Let's take a look at some of the firms and the overall situation in the German industry.
For example BMW:
|Wages and Salaries||€7.086b||€5.541b||27.9|
|Social charges and reserves||€1.449b||€1.047b||38.4|
|Total personnel expenses||€8.535b||€6.588b||29.6|
BMW is today able to produce 69 percent more cars with the almost the same number of employees (+4.4 %) as in 2002. In 2002, the personnel expenses made up 15.6 percent of the revenue, last year only 11.5 percent. But the company pays significantly more than the relevant collective agreement demands. Every employee gets a so called "Erfolgsbeteiligung", aka. for a worker 2.5 additional monthly wages in 2012. It seems pretty silly, to on the one hand pay very well and on the other hand cry about high labor costs.This is actually true for most of the German car manufacturers; (even Daimler paid an additional €3,200 as "Erfolgsbeteiligung". )
So, in fact BMW is today a much more competitive company than it was 10 years ago. Labor costs are playing a significantly smaller role than they did in 2002, and a large chunk of those are voluntary payments, which would allow to cut these significantly in case of problems. With the new electric cars, which will most likely in the beginning not cannibalize other sales, and instead open new markets, this trend will probably continue (though revenue stagnated in 2013, while sales significantly increased).
I think the situation in Germany can be broken down to this:
- We see islands of astonishing productivity increases e.g. in parts of the German automotive industry.
- The situation at BASF (chemicals) is very similar. Employee expenses (€9.089 billion) are roundabout at the EBIT level (€8.976 billion). While in 2003 the situation was €2.658 billion EBIT to €5.891 billion employee expenses. In that time frame revenue increased from €33.3 billion to €78.7 billion (source pdf page 237). All that was done while only moderately increasing the workforce by 27 percent to 112,388.
- At Daimler the picture is still looking a bit different. The firm has reduced its employee expenses from €24.7 billion after getting rid of Chrysler in 2005 to €18.0 billion and increased EBIT from €2.9 billion to €8.6 billion.
- VW and Continental are competitive, but not at the above levels. VW had an operating margin of "only" 5.9 percent in the first 9 months of 2013.
- Opel/Vauxhall is struggling. GM lost around $200 million in the third quarter of 2013 in Europe.
- The German automotive industry produced 5.4 million cars domestically; and that was done with a total of only 743,000 employees plus 100,000 temporary and 250,000 contract workers.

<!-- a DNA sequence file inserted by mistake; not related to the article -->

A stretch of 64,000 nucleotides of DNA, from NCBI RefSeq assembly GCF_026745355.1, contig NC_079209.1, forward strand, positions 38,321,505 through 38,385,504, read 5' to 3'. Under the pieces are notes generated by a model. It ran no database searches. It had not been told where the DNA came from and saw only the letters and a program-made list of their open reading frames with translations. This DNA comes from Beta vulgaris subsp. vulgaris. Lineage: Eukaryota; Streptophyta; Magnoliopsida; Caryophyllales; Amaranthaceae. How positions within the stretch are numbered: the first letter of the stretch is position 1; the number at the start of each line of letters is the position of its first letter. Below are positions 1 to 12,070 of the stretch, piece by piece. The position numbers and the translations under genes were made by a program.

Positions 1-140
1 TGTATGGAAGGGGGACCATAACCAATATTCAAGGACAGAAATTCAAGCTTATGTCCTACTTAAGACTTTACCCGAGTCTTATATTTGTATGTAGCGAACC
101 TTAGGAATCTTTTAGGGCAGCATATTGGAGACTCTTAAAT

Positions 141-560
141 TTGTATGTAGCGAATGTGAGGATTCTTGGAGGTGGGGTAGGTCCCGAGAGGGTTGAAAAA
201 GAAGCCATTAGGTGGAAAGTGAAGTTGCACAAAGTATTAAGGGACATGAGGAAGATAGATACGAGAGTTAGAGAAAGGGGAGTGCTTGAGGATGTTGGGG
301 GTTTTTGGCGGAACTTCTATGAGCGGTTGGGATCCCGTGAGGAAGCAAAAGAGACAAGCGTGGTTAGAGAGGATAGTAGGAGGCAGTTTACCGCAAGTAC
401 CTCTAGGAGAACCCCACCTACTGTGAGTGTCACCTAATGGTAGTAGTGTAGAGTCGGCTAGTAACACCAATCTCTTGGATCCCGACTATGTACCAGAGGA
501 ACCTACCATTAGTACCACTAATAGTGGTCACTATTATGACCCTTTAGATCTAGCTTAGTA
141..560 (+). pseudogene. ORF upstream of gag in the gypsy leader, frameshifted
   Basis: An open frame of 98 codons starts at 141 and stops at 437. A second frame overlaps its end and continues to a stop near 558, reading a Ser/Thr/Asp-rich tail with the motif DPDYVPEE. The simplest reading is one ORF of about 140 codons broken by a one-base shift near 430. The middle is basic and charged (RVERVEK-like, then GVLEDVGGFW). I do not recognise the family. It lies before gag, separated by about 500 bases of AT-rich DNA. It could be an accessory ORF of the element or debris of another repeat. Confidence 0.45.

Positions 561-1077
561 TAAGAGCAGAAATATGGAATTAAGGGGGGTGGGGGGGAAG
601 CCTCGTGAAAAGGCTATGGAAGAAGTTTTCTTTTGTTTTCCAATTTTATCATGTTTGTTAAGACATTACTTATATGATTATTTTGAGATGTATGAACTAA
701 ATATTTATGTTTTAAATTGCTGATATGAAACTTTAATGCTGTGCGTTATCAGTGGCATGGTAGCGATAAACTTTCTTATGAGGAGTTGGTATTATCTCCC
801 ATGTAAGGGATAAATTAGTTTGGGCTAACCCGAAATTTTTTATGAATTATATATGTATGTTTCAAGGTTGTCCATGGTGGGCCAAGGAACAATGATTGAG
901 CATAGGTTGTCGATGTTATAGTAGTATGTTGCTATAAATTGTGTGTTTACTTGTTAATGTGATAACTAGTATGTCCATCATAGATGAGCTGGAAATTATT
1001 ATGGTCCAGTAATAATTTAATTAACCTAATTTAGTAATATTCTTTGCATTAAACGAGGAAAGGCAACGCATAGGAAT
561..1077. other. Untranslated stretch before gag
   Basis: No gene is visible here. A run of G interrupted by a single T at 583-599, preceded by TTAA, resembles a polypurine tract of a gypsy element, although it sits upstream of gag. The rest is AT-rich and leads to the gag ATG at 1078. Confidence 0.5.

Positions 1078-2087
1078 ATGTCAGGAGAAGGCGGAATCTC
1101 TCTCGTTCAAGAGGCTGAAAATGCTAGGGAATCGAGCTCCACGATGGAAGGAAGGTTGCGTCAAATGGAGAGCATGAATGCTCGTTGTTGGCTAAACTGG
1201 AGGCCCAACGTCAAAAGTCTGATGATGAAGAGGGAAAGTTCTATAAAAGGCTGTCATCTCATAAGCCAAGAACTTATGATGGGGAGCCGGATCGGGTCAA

- Other industrial firms that produce run-of-the-mill products like DC04 steel (pun intended) are having problems remaining competitive, but this isn't just a labor cost problem. It is a combination of labor, almost no raw materials like coal and iron in Germany and relatively high energy costs.
- In part the collective agreements of the last decade were a compromise designed to keep the struggling firms competitive. It was a conscious decision on part of the the IG Metall (metal workers' union) to avoid real wage increases to help reduce the unemployment numbers.
- On the one hand, the talk about competitiveness bogus for many German firms. Some firms of the production industries are in a situation where 10 percent higher employee expenses means around 10 percent lower EBIT. Labor is becoming a less and less relevant factor overall through increasing revenue at almost constant real wages.
- On the other hand, many other companies, especially suppliers are not as profitable.
Instead of the extremely shortsighted criticism that the CEOs offered I actually expect that they are able to demonstrate how their idea which is pretty much based on real wage stagnation is supposed to function. Less and less people are producing an ever larger number of products for the same amount of real money as they did in the 1990s. Guess what? In the end one will either have to go the US way of creating massive credit bubbles over and over again; or the European path of collapsing demand. In the end neither "solution" helps those firms or the German economy for that matter in the long run. We are facing an absolutely miserable "return on investment" on our trade surplus; and even the car sales in Germany are terrible; (though not as bad as in other European countries).
*her "yellow press nickname" is actually "Mutti" (mum)